Cheryl L’Hirondelle: (artist, musician, installations, performer, new media advisor, essayist)
L’Hirondelle began with describing how there is a difference between the idea of “this fake land” and what we know to be Canada. We can understand Canada as being a reserve. L’Hirondelle was passionate about this idea of leaving a trace of something behind after her performances. Sage plants were used in the ceremonies and acted as both a souvenir for the ground and a symbol of new life (nature and unity are both strong values in the Cree community). She stressed the idea of an everlasting welcoming that is practiced; a feeling of safety (never knowing how long a guest may have travelled). I think this token story was an example of describing the radical inclusivity that is so common to the Cree community. As a nation that is referred to as a cultural mosaic, Canada’s national identity is constantly being questioned; it is an interesting comparison. I think a strong sense of community is crucial to the values of any state.
Amar Wala: (emerging filmmaker, from India, the film The Secret Trial 5 was his first feature film)
The film The Secret Trial 5 enables us to think critically about how those courses of events reflect on Canada’s values. No officer have the right to send a person to jail for 13 years on the basis of mere suspicion and not inform the person of the charges being laid against them. Canada’s reaction to this case was in Wala’s words, “…in the wake of 9/11.” In an age of paranoia and increasing legal extremes as precautions, racial profiling is a problem. This film shocked its viewers in a way that leads us to think critically about our awareness of legal and racial issues that are often “swept under the rug,” as Walla said. The fact that a security certificate only applies to immigrants is disgusting. Withholding the evidence against the person is absurd. I am aware that many legal actions take place behind closed doors; I do not think a person charged should be left in the dark. However immigration laws are currently under scrutiny, which could lead to some positive changes in the future.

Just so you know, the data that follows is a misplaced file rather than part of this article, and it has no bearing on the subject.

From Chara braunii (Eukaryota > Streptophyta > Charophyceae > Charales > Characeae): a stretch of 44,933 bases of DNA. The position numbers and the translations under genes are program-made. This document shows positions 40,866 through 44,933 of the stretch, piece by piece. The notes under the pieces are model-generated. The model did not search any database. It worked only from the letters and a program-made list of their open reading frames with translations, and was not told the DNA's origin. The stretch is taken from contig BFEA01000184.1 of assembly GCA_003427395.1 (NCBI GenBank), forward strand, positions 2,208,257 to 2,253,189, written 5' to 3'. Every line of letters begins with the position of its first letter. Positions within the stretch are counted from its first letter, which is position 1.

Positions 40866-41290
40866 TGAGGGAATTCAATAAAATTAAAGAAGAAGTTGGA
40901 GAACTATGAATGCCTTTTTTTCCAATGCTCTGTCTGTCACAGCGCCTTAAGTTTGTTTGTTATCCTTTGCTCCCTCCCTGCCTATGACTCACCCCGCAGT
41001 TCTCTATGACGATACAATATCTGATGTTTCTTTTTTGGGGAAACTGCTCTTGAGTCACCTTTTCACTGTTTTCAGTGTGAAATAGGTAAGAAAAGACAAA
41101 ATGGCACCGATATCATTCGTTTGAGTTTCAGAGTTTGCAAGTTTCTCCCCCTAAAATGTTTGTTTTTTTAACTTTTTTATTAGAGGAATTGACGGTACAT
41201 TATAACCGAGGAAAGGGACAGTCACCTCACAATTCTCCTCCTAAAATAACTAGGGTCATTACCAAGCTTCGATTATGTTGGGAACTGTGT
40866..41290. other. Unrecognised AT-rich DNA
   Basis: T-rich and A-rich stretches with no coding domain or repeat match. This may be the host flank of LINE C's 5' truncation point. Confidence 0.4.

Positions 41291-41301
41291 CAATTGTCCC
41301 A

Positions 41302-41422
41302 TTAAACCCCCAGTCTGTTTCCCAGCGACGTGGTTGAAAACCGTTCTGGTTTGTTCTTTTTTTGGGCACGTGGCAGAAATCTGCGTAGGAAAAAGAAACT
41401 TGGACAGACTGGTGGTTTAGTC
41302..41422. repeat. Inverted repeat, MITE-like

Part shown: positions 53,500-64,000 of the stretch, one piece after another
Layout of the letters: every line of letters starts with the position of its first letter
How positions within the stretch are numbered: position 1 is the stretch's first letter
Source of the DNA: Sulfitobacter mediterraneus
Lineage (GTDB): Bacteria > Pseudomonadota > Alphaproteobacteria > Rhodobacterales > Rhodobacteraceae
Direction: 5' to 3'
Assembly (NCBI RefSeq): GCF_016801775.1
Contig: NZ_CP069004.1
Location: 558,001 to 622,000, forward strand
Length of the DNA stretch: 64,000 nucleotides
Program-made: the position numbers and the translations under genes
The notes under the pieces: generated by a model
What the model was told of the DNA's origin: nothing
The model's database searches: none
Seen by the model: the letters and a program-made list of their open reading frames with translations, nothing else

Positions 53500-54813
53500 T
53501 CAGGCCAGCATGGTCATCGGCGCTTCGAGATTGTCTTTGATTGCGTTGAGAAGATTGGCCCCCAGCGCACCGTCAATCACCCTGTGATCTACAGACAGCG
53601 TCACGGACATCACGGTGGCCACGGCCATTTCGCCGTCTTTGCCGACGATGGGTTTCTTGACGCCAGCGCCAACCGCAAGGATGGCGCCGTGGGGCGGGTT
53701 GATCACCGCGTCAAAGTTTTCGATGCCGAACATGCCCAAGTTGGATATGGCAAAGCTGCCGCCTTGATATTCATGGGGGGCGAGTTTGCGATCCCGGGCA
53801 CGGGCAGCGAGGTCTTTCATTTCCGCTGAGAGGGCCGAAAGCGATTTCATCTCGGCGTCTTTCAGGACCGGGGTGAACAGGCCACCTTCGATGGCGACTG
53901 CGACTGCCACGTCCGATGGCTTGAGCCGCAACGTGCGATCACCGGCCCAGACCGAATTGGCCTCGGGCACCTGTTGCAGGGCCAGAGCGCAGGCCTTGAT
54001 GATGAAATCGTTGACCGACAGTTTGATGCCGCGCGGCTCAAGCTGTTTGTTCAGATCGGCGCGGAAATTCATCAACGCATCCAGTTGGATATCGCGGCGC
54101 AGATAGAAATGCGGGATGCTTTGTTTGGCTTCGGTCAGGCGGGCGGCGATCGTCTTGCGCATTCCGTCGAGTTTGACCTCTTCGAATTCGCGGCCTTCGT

Media can shape our opinions and in this case the story lead Canadians to believe the men in The Secret Trial 5 were guilty at first. It is easy to manipulate a story when there are limited facts to consider. The tragic events of 9/11 caused many governments to crack down on immigration laws, policies, and legal safety precautions. The men arrested were dehumanized in the developing news reports, which ultimately made it incredibly difficult for them to ever consider regaining their reputations. As a person behind bars, one is rendered practically voiceless. The men arrested were forced to think critically about how they could make their case heard. One of the men used their bodies as a vehicle and as a voice. It is upsetting to think that the public sympathized only after one of the men participated in a hunger strike. It is interesting to consider the sides of the public versus the government.
Abdi Osman (documentary photographer, installation artist)
Osman wants to challenge how to ‘blackness’ is represented. He allows his subjects to create their own pose and this accentuates the authenticity of the photographs. He mentioned his fascination with photographing in doorways, as they represent both metaphorically and literally, the openings and closures in life. He connected this idea to being shut out or shut into a place ie. prison. Osman’s goal is for his photographs to encapsulate the fact that black lives matter not only in times of war and disagreement, but that they matter everyday. The importance of the black queer community can be represented in a medium that can be seen by the masses.
Walcott posed the question, “Where are we now?” I was left to wonder in which context he was referring. He quickly after mentioned cultural theorist Stuart Hall: “…in and against the state are those who feel they want social justice change.” Walcott outlined that there are always two sides to a story. Often referred to as “the West vs the rest.” We can infer that opposition can stir inside those on either side. Walcott said he thinks university spaces of art and activism promote the creation of new utopic desires and an understanding that what we have now is not good enough—how can we get somewhere that is better? Art can allow us to imagine a better day; I think it is a vehicle that we can use for change. What artists say reflects on the state and the state of our democracy. As people we are constantly learning and changing. Art acts as an outlet for us to think about what it means to be human and ultimately realize that it means to be adaptable. We change as we grow, it is important to know and accept that people can change. When considering aspects of our society that we think should be changed, we are prompted to challenge our country’s idea of ethics, traditional thoughts and opinions. I think as both citizens and/or activists we need to work together more cohesively.